Tuesday, November 23, 2004

In a Land Torn by Violence, Too Many Troubling Deaths

RIOSUCIO, Colombia - At 15, Leida Salazar had just learned to ride a bike, eagerly watched after her smaller siblings and was among the extroverts in a throng of giddy indigenous girls. But a year ago, she fashioned a noose out of a wraparound skirt, hoisted it over the wood-beam rafter of her home and hanged herself.

A note she left for her father voiced anguished fears that Colombia's drug-fueled guerrilla war would engulf her family, refugees to this poverty-stricken village along with dozens of others. But the death of the outwardly happy girl continues to confound her parents and the leaders of a once-sheltered indigenous tribe, the Embera, who never before knew suicide.

Saturday, November 13, 2004

Using Courts in Brazil to Strengthen an Indian Identity


ON all her official papers, she is known as Joênia Batista de Carvalho. But that is not the real name of the first Indian woman to become a lawyer in Brazil, just a name a clerk randomly selected when her parents were first brought from their Amazon village to have their births registered.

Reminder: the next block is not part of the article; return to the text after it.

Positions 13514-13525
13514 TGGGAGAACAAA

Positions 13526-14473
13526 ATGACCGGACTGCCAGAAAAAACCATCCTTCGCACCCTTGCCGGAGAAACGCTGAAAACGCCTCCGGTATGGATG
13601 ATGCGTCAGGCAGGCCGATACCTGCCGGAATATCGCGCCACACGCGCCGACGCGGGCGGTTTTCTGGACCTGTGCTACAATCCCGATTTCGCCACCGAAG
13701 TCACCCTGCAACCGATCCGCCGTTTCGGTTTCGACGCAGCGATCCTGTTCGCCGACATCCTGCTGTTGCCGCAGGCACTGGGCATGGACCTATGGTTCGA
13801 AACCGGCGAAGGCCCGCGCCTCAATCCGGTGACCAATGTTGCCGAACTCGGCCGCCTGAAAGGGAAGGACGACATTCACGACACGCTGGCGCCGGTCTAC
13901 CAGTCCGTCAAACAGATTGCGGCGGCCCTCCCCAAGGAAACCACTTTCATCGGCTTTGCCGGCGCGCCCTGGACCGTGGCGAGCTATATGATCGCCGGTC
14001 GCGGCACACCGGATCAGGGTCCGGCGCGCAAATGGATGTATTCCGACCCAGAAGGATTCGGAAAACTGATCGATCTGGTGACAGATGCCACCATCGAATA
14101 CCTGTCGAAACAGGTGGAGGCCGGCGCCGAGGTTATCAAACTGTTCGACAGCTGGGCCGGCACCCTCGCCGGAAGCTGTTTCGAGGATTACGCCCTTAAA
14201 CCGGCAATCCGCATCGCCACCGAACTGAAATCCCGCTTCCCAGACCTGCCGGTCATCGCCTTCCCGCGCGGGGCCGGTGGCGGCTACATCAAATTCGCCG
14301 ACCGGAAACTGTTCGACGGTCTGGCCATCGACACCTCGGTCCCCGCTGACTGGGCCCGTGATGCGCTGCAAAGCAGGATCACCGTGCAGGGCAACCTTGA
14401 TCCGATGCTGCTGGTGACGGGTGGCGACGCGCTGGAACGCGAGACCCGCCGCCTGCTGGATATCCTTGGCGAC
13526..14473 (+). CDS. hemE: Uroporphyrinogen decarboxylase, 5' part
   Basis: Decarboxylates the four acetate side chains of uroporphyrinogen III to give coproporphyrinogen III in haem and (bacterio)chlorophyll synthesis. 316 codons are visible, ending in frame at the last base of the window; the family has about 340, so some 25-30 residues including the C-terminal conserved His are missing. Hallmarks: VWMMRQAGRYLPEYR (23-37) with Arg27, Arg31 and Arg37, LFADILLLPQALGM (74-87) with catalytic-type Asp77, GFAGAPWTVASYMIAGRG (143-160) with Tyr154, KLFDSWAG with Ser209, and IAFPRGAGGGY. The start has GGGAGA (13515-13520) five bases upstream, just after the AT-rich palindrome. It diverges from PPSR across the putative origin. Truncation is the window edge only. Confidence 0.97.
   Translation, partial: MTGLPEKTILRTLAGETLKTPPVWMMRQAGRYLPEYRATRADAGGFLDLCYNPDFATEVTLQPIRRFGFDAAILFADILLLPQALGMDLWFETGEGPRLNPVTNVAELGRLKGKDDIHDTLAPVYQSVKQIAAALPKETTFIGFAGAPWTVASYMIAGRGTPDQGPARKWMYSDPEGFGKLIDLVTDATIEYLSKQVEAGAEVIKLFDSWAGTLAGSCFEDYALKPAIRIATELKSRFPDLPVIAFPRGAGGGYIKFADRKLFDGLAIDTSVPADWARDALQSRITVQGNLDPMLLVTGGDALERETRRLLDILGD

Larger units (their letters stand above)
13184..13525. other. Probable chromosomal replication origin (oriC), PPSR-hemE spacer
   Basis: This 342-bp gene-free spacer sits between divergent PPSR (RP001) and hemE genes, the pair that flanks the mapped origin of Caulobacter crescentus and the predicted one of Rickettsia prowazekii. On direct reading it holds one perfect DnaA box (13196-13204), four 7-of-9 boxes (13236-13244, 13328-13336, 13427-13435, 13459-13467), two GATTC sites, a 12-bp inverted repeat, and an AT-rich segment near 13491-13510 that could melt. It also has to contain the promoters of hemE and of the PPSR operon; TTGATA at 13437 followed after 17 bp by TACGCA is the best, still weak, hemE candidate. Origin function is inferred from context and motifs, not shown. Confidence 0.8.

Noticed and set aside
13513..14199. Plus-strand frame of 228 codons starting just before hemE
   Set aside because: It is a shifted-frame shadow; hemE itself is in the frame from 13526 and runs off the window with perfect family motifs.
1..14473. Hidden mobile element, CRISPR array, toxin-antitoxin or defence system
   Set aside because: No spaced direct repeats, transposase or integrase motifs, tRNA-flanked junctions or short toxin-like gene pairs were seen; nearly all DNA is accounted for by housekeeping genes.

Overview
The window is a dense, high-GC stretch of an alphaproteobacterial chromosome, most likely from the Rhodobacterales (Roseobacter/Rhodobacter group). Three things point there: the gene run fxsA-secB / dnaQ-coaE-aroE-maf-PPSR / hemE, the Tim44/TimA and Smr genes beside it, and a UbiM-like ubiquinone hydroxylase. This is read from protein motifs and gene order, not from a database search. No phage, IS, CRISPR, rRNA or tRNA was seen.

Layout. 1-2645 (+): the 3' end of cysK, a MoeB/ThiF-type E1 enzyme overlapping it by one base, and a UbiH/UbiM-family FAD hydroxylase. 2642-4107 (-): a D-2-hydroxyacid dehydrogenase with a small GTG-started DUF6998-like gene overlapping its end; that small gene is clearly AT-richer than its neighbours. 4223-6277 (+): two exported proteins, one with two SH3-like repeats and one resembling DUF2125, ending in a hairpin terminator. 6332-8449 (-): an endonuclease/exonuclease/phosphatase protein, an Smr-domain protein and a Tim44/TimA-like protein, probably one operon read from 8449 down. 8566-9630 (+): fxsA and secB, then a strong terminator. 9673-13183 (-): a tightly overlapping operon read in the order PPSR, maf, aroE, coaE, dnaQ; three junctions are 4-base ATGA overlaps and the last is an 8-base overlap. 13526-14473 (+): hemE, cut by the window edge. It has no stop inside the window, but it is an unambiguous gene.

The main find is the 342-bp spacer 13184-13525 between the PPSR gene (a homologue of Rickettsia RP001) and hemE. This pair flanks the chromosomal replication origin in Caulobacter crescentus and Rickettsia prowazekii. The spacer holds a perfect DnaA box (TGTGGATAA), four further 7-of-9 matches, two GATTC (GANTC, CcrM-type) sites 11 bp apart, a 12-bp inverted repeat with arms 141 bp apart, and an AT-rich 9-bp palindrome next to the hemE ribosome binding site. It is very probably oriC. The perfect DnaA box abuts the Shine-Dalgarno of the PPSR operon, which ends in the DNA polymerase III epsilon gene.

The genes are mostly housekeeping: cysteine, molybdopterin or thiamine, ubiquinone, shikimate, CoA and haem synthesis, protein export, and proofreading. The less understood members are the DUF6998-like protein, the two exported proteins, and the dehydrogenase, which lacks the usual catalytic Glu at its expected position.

Whether her preoccupation with issues of cultural identity and autonomy stems from that incident, Ms. Batista is not sure. Still, when she went to the United States earlier this year to receive a Reebok Prize for her human rights work, she chose to accept the award as Joênia Wapixana, using the name of the tribe to which she belongs.

"Everything I do is aimed at focusing attention on our community, so that others, outside, can see who we really are," explained Ms. Batista, staff attorney for the Roraima Indigenous Council here in Brazil's northernmost state. "Why have we as a people been able to continue to exist? Because we know where we come from. By having roots, you can see the direction in which you want to go."